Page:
Hitting The Snooze Button Can Affect The Rest Of Your Day, But Here Are The Best Expert Approved Ways To Stop

Andrew Zaeh for Bustle

Once you start adulting, getting a good night's sleep feels right up there with winning the lottery. Most days, though, you're probably hitting snooze once or twice (or five or six times) to try to maximize the amount of rest you're getting before you start the day. However, scientists say that the cliché "if you snooze, you lose" is actually true. Seriously: Hitting the snooze button can ruin your day, but the good news is that there are some expert-approved ways to stop snoozing and actually rest well.

Matthew Walker, professor of Neuroscience and Psychology at the University of California, Berkeley, and founder and director of the Center for Human Sleep Science, writing for the Daily Mail, says that any time you wake up in an unnatural way, i.e. with an alarm, your body goes into fight or flight mode, which causes your heart to speed up. "Using the snooze feature means you will repeatedly inflict that cardiovascular assault again and again within a short span of time," Walker explained. "Repeating this at least five days a week in your working life, can cause multiplicative abuse to your heart and nervous system."

If the news that your alarm clock is plotting your demise isn't upsetting enough, hitting the snooze button can plunge you into another sleep cycle. While this might sound appealing, it's actually why you might be acting like a toddler in the morning. When you're sleeping, your brain goes through roughly five 90-minute cycles, according to Psychology Today, and that extra nine minutes you gain by snoozing can rob you of a good part of your day because it's pulling you out of the first stage of sleep. This is why you often feel more tired after snoozing than you would if you had just gotten up right away.

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However, there is some conflicting information about snoozing. Curious Mind magazine reported that another study published in the journal Personality and Individual Differences found that snoozers are actually more creative and more intelligent. Before the Industrial Revolution, most people tended to go to bed at sunset and rise at dawn. The study noted that only people with a high IQ can not only overcome this predisposition and keep snoozing, they actually might be better off for it. But IMO, I think they're probably still tired, and perhaps all of that extra creativity comes from being delirious from lack of sleep.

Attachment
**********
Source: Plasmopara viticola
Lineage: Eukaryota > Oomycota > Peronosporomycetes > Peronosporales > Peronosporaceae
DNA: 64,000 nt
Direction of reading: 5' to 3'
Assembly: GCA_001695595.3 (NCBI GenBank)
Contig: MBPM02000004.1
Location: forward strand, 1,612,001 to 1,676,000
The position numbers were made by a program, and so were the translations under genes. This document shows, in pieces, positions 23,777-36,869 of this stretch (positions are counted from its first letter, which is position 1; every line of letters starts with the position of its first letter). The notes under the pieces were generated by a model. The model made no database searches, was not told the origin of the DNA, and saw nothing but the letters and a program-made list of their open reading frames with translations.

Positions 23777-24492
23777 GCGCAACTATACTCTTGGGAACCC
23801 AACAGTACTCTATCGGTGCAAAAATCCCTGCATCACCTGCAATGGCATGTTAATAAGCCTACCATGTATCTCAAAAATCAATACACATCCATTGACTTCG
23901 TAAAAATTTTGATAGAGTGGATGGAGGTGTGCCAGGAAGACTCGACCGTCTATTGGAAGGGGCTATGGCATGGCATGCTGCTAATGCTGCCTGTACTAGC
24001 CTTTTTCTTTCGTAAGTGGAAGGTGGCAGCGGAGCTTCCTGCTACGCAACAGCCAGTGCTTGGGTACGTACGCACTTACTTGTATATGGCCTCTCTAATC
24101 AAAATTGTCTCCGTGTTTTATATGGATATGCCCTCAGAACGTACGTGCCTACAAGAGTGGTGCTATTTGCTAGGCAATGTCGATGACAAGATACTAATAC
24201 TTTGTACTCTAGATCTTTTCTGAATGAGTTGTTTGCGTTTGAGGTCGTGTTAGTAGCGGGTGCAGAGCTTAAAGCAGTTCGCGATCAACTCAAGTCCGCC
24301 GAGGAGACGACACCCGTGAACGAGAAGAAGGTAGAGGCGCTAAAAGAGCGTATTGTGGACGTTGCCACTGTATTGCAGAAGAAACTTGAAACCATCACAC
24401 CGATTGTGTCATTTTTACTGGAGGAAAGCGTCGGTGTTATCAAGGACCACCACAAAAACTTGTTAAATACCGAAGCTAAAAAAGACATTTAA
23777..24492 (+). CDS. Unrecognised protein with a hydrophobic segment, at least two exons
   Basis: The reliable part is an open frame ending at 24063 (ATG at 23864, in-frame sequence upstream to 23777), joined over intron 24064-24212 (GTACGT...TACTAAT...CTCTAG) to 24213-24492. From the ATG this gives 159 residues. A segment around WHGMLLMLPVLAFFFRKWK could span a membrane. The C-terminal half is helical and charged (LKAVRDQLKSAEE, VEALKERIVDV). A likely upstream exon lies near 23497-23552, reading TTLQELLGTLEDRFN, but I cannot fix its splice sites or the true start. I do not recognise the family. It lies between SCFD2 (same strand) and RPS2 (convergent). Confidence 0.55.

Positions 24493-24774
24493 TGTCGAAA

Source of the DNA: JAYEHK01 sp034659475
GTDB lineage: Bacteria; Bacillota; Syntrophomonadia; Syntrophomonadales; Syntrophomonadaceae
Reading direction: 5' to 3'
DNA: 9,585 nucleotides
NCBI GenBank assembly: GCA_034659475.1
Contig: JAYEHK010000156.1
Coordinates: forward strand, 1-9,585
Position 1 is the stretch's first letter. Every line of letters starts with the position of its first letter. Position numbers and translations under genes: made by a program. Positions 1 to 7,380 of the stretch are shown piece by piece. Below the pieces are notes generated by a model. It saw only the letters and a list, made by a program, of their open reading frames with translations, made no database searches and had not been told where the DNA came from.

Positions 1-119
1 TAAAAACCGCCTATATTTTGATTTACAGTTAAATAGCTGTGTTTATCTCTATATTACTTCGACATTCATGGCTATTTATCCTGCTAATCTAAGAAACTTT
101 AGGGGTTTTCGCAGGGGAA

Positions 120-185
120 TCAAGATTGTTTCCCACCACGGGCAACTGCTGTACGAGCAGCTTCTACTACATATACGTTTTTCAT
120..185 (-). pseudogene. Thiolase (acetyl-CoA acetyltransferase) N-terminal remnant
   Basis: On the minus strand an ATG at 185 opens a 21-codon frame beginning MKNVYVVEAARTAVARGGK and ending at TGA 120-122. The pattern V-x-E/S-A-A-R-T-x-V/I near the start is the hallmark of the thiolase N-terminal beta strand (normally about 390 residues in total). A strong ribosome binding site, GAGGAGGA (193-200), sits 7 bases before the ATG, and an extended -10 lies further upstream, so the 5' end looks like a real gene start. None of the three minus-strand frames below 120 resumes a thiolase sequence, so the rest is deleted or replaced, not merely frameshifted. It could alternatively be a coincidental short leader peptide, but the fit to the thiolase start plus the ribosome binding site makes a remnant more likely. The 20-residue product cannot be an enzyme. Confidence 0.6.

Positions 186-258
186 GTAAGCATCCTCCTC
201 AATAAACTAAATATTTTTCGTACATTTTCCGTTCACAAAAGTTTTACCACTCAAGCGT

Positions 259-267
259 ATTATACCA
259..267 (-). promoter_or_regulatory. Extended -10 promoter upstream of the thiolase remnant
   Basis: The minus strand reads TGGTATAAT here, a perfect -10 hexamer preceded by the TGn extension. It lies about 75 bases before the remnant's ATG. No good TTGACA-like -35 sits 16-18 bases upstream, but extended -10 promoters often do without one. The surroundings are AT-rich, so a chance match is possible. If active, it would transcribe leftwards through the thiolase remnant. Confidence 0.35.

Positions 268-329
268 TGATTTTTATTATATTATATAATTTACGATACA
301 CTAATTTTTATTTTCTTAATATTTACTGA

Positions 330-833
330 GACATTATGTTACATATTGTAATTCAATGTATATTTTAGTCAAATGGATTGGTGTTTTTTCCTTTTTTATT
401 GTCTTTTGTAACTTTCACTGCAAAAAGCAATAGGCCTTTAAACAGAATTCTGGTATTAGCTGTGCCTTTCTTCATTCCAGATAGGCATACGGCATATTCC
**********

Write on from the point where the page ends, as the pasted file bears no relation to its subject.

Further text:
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If lack of sleep ins't helping you write the next great American novel, here's how to stop hitting the snooze button to rid yourself of the morning crankies. One of the easiest ways to stop snoozing is to make sure you put your alarm, or phone, far away from your bed so you actually have to get up to turn it off. Once you're already upright you're more likely to stay that way, according to the National Sleep Foundation.

For most of us, being thrust abruptly from our sweet sleep can lead to getting up on the wrong side of the bed. Worry not, my friendlies, because there's an alarm clock for that. This type of alarm clock helps wake you up naturally by mimicking the sunrise, which is how your body wants to wake up. If you're worried that you'll just put a pillow over your bed and ignore the light, it doesn't let you. The punishment for not getting up with the "sun" is a noisy alarm that activates after a certain amount of time. It's pretty loud so you'll likely get up just to avoid the horrible noise.

The National Sleep Foundation also notes that many activity trackers come with a feature that vibrates to wake you up slowly. Another way to get out of bed without hitting snooze is to get a coffee brewer with an automatic timer. Set it for 10-15 minutes before your alarm is supposed to go off. This way when you wake up, you'll literally smell the coffee and be less likely to push the bad button.

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However, all of the coffee and sunrise alarm clocks aren't going to work if you're not getting enough sleep in the first place. Most experts recommend at least seven to nine hours of sleep per night for adults. You can also practice clean sleeping, which is a routine designed to help you get more shut eye and feel more refreshed in the morning.

This Goop-approved sleep trend is actually just common sense. It includes things like powering down your devices a few hours before you go to bed, allowing enough time for restorative sleep, giving yourself a pre-bedtime massage, curbing afternoon caffeine, and going to bed at the same time every night. Basically, the more you set yourself up for success when you go to bed, the less likely you'll be to reach for the snooze button. Try it for 30 days and see if you feel better in the morning. Because, an extra nine minutes of sack time isn't worth ruining your entire day.